Marine and Polar

Climate Change and Oceans

Climate change is severely and rapidly impacting species, ecosystems and people around the globe. Climate change and ocean acidification are jeopardizing food security, shoreline protection, the provision of income, livelihood sources and sustainable economic development. IUCN's work on climate change is focused on: developing and communicating the science of climate change; promoting policies that can reduce emissions and minimise associated impacts; and advocating nature-based solutions through the protection and restoration of coastal ecosystems (ie. Blue Carbon and Ecosystem based adaptation).

New Coral Growing on Old

Ocean Warming

Ocean warming may well turn out to be the greatest hidden challenge of our generation. Up to now, the ocean has shielded us from the worst impacts of climate change by absorbing significant parts of the heat and CO2. More than 93% of the enhanced heating since the 1970s due to the greenhouse effect and other human activities has been absorbed by the ocean, and data show a sustained and accelerating upward trend in ocean warming.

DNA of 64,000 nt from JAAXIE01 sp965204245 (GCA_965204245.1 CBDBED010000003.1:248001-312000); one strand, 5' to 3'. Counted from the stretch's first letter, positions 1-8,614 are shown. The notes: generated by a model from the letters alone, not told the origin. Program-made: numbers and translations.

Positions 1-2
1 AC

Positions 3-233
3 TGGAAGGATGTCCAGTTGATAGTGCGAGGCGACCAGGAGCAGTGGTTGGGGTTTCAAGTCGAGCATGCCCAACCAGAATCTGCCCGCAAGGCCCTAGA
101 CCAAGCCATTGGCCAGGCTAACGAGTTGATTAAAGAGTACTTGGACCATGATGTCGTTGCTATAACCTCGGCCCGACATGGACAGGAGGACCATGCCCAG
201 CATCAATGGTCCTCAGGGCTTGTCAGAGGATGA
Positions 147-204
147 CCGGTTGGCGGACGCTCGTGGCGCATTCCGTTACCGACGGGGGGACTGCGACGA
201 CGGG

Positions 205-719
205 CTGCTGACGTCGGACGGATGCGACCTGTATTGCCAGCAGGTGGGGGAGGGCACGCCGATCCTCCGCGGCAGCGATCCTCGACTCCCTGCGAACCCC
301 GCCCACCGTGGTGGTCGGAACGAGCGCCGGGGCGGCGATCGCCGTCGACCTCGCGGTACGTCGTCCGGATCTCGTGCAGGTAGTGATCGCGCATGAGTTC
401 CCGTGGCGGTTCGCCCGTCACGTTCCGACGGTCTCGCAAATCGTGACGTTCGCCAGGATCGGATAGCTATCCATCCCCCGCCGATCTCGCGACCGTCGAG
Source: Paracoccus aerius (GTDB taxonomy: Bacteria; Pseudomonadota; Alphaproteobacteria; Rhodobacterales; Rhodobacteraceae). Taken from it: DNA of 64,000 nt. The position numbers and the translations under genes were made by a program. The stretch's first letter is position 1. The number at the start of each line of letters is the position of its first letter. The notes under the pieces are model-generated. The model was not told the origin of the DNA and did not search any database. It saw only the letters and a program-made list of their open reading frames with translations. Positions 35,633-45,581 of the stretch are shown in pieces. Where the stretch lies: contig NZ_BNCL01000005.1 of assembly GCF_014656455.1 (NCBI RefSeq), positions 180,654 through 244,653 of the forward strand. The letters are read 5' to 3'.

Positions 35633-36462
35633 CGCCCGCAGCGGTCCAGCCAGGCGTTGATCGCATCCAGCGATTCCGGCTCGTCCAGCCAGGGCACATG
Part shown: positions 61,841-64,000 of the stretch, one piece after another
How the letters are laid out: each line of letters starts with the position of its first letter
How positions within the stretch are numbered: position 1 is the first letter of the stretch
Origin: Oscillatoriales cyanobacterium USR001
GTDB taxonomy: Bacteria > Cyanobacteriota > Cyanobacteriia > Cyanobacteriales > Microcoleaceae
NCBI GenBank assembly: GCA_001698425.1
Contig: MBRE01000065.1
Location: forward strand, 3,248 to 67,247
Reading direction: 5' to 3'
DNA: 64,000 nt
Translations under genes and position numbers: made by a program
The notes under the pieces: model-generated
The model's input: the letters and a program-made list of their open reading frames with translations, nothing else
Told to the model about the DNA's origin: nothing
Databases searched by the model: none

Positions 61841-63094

Whether ocean warming impacts a particular group of organisms, alters the structures of ecosystems such as coral reefs, changes the very essence of environmental conditions, or indeed influences weather, it impacts on everyone to some degree as we are an ocean planet. It has  profound implications not just for ecosystems but also for the significant number of coastal communities and valuable economies that depend on a healthy ocean.

IUCN has published a report on ocean warming exploring the consequences of putting such massive amounts of energy into the ocean, the warming it is causing and resulting changes that are now taking place.

Work area: 
Climate Change
Marine
Go to top